Mentor and business development director Pekka Pohjakallio from Hintsa Performance explains how to achieve a better working life.
Globalization, digitalization, automation. These are big words that can seem scary, but they are all trends that have been influencing working life for a long time. The biggest difficulties in today's working life are continually being in a rush, having an unclear job description, and the fatigue that follows from these. Although people's volume of work may not have increased, the amount of stimuli we are exposed to is growing dramatically. This proliferation of stimuli continually pulls our attention in multiple opposing directions, placing a heavy burden on our minds. At the same time, the demands for creative thinking and problem-solving are also growing.
"Research shows that when a company and its employees succeed in adding flexibility to their work habits and working culture, it boosts both employee wellbeing and business productivity," says Hintsa Performance mentor and business development director Pekka Pohjakallio.
How can we succeed in this?
According to Pohjakallio, real change can't happen in one go. Instead, small steps in adopting new working habits are more likely to bring results. Both companies and individuals should pay attention to the following, at the very least:
- Make strategic goals and vision part of everyday life. Because the present-day working culture requires employees to lead themselves, their goals must be clear. Think about how your company's strategic goals and vision are visible in your own work, and recognize how small and even seemingly trivial tasks contribute to reaching the firm's larger goals. What do the company's vision and strategy mean in concrete terms to me, in the here and now?
- Roles must be clear. Get clear on what your role is - in this particular company, this team, this specific task. And what are the roles of your colleagues and managers? The better you know what's expected of you, the easier it is for you to act accordingly.
- Experiment. When a company gives everyone freedom to experiment, even if only with little things to start with, it quickly becomes clear what works and what doesn't. A culture of experimentation also entails that anyone can make suggestions: creativity is no respecter of hierarchy. This makes it possible for positive change to come from any and all directions - not only from top to bottom, but also from the bottom up, from whoever is best placed to offer insight on some particular issue.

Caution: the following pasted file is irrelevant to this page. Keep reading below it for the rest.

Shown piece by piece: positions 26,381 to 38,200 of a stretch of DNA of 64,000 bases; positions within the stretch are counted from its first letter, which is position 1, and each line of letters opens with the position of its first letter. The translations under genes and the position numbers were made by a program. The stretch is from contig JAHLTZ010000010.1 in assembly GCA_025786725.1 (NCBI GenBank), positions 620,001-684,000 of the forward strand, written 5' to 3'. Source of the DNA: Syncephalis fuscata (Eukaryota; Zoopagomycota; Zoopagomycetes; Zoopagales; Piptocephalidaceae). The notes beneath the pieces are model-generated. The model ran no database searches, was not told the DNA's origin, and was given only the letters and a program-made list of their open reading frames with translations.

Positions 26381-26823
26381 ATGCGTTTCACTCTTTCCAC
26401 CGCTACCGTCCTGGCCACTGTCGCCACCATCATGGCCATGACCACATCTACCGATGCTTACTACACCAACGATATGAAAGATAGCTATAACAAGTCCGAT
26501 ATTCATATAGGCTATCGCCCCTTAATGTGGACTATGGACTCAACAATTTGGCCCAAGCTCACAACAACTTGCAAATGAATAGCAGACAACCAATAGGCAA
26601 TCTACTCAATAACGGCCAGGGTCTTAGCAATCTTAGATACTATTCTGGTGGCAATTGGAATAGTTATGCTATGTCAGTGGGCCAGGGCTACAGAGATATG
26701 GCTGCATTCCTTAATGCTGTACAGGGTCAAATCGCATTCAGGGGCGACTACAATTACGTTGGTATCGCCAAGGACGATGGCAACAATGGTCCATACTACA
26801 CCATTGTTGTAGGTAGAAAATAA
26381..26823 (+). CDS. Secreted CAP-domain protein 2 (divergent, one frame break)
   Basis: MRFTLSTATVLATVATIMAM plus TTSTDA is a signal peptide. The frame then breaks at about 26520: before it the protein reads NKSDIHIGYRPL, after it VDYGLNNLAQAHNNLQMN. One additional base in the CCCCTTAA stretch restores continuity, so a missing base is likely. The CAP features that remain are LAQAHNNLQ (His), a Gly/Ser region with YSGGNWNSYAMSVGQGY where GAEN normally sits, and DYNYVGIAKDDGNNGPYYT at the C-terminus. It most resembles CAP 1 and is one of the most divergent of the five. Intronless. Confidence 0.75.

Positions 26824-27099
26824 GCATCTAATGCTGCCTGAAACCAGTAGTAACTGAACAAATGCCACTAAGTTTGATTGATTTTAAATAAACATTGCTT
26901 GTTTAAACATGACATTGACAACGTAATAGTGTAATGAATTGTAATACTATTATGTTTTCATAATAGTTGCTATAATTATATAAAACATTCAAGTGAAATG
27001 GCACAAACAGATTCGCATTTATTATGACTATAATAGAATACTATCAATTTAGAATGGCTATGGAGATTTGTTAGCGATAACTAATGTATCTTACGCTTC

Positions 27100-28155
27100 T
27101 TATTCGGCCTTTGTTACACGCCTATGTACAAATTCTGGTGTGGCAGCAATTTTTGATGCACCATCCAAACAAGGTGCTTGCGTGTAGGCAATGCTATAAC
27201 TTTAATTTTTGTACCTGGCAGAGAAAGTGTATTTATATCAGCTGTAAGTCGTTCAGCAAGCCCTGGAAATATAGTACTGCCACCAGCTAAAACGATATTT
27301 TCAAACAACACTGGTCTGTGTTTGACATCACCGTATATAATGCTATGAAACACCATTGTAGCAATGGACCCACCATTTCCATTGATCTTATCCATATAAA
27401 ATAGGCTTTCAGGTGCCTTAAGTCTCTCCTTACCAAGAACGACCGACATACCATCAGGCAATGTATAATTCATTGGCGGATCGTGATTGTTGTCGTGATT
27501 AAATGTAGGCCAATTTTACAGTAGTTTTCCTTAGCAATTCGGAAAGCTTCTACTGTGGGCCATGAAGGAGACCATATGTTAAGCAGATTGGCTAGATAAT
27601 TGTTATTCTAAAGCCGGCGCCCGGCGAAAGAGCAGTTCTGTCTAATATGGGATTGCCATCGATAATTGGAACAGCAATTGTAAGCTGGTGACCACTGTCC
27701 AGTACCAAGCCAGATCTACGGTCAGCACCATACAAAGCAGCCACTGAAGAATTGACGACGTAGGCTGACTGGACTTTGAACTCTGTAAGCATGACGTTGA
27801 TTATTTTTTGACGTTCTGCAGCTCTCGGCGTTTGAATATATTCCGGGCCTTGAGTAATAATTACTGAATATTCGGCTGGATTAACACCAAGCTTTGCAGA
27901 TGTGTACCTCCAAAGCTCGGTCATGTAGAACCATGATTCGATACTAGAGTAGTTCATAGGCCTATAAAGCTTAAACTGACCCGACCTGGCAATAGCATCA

- Make plans, take breaks. Plan in advance what you are going to do today, and check at the end of the day if you succeeded. This is a great way to motivate yourself, and to begin gaining small but significant experiences of success. Schedule short breaks for various times in the working day, and stick to them. As part of this, you could, for example, agree with co-workers not to talk about work during the lunch break. You should also learn to say no to unnecessary meetings and work tasks. Once you maintain a connection with the company's business strategy and with your own role, prioritization becomes easy.
- Spread the positivity. Providing constructive feedback is the cheapest and easiest way to improve the working atmosphere. Motivating others is also a powerful way to make yourself feel good!
- Unleash your creativity. Many people think that creativity can be bought and imported into a company. The truth, however, is that it already present company's everyday life and current personnel, waiting to be discovered and released. Creativity is a state of mind: In short, a company starts to become creative when it decides to be creative. Therefore, even just using the word "creative" when talking about the company can help to cultivate actual creativity. Creative acts are also worth celebrating!
- Life needs balance. Tired employees are highly prone to feeling stressed, and they tend to respond to new things negatively. It is important for both your own wellbeing and for your work efficiency to get enough sleep and exercise. You also need a moment of absolute rest during the day - a moment of unavailability to anyone else, a complete break from outside stimuli. Kicking the habit of browsing on your phone or tablet before bedtime is a good idea, and also helps you sleep better.
Neste has responded to the challenge by developing ways of working that are guided by the idea that work should be flexible. The goal is to create working methods that are creative, smart, flexible - and, of course, more fun.
"Work has become more versatile and that is why it should be done where and when it is most effective. Doing work is not dependent on time or place," says Agile Working project manager Hanna Komusaari at Neste.
"Another key thing is self-management. The person doing a particular job is the leading expert on his or her own work, and has both the freedom and responsibility to influence how that work is done. This also includes continuous learning and development. This challenges both the employee and the manager positively and at best they increase motivation and commitment, and hence also wellbeing at work," Komusaari adds.